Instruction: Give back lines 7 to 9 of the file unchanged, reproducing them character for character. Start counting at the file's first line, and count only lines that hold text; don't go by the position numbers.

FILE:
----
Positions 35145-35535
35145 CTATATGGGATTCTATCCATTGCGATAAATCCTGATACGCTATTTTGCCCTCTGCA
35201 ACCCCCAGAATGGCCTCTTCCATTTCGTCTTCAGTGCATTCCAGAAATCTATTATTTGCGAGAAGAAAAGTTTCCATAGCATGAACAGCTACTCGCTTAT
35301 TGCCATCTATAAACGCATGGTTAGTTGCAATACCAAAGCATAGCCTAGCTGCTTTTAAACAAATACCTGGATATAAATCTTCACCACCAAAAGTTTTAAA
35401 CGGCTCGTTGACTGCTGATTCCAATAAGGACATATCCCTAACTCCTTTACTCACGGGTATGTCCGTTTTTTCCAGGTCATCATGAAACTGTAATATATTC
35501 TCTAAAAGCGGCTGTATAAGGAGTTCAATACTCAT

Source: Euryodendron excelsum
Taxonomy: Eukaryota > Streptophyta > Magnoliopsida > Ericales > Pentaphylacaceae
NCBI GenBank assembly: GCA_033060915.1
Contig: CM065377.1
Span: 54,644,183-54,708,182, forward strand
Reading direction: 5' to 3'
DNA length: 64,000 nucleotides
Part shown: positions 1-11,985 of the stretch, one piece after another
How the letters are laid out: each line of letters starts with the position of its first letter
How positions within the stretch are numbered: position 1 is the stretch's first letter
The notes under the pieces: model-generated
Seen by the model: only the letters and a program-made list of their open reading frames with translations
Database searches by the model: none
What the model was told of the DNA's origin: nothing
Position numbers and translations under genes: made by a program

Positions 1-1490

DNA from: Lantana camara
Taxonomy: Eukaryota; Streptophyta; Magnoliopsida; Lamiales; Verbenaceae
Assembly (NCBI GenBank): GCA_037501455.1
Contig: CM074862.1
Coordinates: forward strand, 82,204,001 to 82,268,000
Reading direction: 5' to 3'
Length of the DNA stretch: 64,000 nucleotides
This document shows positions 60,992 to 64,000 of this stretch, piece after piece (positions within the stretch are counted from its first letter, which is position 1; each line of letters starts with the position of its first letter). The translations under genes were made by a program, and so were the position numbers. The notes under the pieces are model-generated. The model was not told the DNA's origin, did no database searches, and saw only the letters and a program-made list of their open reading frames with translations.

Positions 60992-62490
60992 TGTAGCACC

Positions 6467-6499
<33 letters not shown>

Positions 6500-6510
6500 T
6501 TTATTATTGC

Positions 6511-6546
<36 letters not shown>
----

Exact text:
Source: Euryodendron excelsum
Taxonomy: Eukaryota > Streptophyta > Magnoliopsida > Ericales > Pentaphylacaceae
NCBI GenBank assembly: GCA_033060915.1